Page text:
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'Sign in with Apple' may only limit tracking, not eliminate it

"Sign in with Apple," launching alongside this fall's iOS 13, will make it harder for advertisers and other parties to track people —but data collection is possible, a report indicated on Thursday.

Sign in with Apple



Apple's use of one-off email addresses for each login is meant to limit how much data a company can collect, and allow people to sever ties at will. But, at present, it isn't clear how much it will slow down enterprise or data aggregators.

"With that type of solution, our match rate will be decreasing for sure," Arm Treasure Data CTO Kazuki Ota explained to TechRepublic.

That being said, companies like Treasure Data already have technology that can "clean" and unify multiple IDs under a single profile, Ota continued. This matters because people often interact with multiple brands under the same corporate umbrella, giving that parent business the ability to piece together information about location, demographics, and habits.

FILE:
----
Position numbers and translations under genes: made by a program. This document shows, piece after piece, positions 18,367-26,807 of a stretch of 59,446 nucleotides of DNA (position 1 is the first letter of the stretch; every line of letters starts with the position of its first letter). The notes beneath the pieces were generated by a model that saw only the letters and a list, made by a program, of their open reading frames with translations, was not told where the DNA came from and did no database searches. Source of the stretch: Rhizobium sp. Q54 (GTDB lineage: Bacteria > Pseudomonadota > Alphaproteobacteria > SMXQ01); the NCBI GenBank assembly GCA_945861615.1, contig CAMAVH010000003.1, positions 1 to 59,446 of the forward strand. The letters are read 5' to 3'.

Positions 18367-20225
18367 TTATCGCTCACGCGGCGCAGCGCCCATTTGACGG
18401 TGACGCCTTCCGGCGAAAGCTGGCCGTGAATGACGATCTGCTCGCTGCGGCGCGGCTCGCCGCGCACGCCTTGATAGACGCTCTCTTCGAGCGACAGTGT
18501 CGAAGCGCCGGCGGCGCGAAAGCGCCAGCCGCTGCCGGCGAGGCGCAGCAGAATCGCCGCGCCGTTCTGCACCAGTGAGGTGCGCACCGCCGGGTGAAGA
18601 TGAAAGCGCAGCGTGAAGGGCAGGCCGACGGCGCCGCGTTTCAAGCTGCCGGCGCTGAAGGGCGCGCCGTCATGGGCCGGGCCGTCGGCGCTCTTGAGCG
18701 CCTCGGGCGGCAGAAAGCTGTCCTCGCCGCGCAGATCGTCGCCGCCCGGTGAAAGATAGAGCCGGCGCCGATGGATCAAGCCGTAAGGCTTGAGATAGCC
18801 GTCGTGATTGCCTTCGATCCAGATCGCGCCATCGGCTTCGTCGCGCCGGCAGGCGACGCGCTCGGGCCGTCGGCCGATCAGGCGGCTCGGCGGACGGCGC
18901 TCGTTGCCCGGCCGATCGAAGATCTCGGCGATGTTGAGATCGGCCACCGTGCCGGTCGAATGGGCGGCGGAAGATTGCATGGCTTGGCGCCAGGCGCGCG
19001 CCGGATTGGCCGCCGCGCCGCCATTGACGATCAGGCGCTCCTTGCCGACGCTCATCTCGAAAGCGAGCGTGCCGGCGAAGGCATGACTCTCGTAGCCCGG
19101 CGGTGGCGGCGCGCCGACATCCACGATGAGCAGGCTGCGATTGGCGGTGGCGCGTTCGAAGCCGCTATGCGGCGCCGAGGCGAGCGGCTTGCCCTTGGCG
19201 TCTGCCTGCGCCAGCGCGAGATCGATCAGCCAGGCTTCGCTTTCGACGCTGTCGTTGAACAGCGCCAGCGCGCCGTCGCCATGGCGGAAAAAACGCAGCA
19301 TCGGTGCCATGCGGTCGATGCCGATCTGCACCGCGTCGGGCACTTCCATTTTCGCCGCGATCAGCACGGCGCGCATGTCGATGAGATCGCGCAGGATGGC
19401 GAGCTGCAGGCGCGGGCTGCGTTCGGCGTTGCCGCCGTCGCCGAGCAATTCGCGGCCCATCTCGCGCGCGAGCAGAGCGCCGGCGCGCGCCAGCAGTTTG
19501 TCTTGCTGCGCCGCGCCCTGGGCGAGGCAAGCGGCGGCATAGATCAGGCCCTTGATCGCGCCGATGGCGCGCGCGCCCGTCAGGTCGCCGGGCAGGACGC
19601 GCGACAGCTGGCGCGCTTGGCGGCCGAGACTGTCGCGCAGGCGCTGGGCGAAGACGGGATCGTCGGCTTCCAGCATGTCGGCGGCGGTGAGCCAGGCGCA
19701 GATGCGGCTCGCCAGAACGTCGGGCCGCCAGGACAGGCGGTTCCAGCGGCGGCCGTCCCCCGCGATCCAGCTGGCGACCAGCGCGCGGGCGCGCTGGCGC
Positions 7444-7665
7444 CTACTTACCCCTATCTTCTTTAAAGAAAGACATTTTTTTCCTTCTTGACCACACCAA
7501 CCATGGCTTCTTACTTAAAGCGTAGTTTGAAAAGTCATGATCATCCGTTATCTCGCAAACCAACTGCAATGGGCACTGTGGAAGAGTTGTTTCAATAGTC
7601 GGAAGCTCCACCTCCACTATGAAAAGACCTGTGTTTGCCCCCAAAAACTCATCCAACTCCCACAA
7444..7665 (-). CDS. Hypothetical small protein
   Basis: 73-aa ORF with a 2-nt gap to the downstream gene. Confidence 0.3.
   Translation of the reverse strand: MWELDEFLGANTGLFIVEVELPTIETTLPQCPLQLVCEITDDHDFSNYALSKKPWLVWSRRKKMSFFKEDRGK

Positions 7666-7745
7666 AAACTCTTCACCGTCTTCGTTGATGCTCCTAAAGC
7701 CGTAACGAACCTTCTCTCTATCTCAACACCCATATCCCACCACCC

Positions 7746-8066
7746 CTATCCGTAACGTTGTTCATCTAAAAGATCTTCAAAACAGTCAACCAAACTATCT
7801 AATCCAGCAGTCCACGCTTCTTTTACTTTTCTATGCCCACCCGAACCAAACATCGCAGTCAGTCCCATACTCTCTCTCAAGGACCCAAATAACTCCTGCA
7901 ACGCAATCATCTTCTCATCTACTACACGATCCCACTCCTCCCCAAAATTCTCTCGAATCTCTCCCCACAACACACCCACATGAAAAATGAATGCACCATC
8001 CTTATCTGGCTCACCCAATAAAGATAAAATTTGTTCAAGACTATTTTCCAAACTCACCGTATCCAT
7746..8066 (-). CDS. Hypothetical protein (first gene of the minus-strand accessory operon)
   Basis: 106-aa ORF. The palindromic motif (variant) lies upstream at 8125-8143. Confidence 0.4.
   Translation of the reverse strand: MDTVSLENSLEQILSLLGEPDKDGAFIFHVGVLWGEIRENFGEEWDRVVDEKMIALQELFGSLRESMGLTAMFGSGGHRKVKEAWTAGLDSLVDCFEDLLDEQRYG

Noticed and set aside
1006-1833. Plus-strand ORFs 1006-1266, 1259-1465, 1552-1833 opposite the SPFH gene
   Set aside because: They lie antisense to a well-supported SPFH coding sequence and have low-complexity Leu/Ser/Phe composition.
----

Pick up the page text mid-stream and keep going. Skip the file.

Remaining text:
"It won't be perfect, to be honest, because 100% clean data is almost an imaginary situation," Ota remarked.

Apple has explicitly marketed Sign in with Apple as a privacy-minded alternative to login services by Facebook, Twitter, Google, and others. The company has come under fire for not only making it mandatory when those third-party services are offered, but even asking that its own button be placed above all others.

The OpenID Foundation has pointed out that Apple's technology bears a lot of similarities with OpenID Connect, but has serious gaps affecting security and development.